What does the ACO have in store for the public for the centenary edition?
It all starts at Pebble Beach this year in August (a Concours d’Elegance held in California) with the official presentation of the trophy, which will be unique for the centennial race. The drawing will be very different. As part of the competition, there will be a special Le Mans line-up. Then we’ll go to the Goodwood Festival, then to the Chantilly Concours d’Élégance. Our trophy will be presented at all WEC races until Le Mans next year, much like the Olympic flame. An event will be organized during next year’s Retromobile show and also in Paris, in May, in order to reach an audience that is not necessarily fond of car racing. The centenary film will be shown there at that time. For the 24 Hours, we try to bring together all the cars that won during the race. It’s a complicated bet, but we hope to have at least two thirds of the cars.

F1 is doing very well at the moment. Is there competition with endurance?
When F1 is doing well, motorsport is doing well. I don’t think there is any competition between us. F1 produced a very good series (Drive to Survive, on Netflix), it was very positive for them. We are working on a similar project and I think there is room for the different categories.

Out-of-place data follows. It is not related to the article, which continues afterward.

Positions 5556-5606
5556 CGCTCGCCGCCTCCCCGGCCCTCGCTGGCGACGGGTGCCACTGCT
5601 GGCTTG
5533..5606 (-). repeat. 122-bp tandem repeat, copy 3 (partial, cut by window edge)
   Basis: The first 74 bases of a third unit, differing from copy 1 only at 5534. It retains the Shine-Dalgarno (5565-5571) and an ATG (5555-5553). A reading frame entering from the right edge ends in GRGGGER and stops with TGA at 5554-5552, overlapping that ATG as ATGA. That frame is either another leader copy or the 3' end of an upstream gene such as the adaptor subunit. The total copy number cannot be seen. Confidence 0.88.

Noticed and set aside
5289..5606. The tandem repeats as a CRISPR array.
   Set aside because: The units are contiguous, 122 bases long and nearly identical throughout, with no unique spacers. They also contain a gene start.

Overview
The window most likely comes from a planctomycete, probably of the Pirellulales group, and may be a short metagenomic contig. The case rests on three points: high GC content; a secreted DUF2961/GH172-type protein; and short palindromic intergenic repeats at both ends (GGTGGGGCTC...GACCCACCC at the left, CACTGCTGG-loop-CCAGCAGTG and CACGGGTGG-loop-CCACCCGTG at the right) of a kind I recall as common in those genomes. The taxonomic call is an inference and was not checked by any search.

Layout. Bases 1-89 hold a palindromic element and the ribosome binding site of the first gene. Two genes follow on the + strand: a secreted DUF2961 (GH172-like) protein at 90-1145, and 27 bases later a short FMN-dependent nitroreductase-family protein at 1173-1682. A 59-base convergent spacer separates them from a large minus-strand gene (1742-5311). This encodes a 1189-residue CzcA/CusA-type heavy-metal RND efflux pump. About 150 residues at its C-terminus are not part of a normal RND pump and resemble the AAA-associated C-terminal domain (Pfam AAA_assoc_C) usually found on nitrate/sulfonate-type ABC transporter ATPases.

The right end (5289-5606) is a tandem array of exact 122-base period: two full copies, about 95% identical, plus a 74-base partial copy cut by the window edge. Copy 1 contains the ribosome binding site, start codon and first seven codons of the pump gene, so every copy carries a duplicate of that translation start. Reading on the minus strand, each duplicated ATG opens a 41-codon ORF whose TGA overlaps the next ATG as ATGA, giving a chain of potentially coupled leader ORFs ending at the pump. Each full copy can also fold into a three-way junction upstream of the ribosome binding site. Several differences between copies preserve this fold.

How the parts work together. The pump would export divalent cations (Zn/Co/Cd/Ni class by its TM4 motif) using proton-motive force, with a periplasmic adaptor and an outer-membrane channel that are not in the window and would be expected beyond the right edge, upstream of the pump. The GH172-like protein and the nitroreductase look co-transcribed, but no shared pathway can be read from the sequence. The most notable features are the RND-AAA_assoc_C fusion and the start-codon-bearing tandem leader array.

“Jim Glickenhaus represents the spirit of Le Mans, it’s David against Goliath”

However, this week you end up with an unfortunate duplicate (Azerbaijan GP takes place on Sunday)…
There are only 52 weeks in a year, and if you take out all the winter ones… There are more and more Grands Prix, there is Formula E, so it’s very complicated. We’re working to secure the centennial date next year.

What is your opinion of Jim Glickenhaus, who is a bit of a UFO in the paddock?
I love it, it represents the spirit of Le Mans. It’s David versus Goliath. When you see him come and challenge Toyota, an automotive giant, it’s great. The history of this race is full of people like him, and we need projects like this to keep Le Mans going. In addition, he has a particular personality, he is very followed on social networks. It’s good for us.

Peugeot arriving to challenge Porsche, Ferrari and Toyota, is it David against Goliath too?
Stellantis is a big group. Peugeot have shown in the past that they know how to make cars and when they come here it’s to win. They will have the weapons to fight.

The audacity of the 9X8, what do you think?
This is the strength of the Hypercar regulations. We gave a performance window to reach and we left the manufacturers free to decide how to achieve it. This allowed designers to be able to create freely. The cars are very different, unlike the LMP1s, and Peugeot has pulled off a very fine, daring exercise in style. They interpreted the rules correctly. And the 9X8 is a very good example of what we expected in Hypercar. »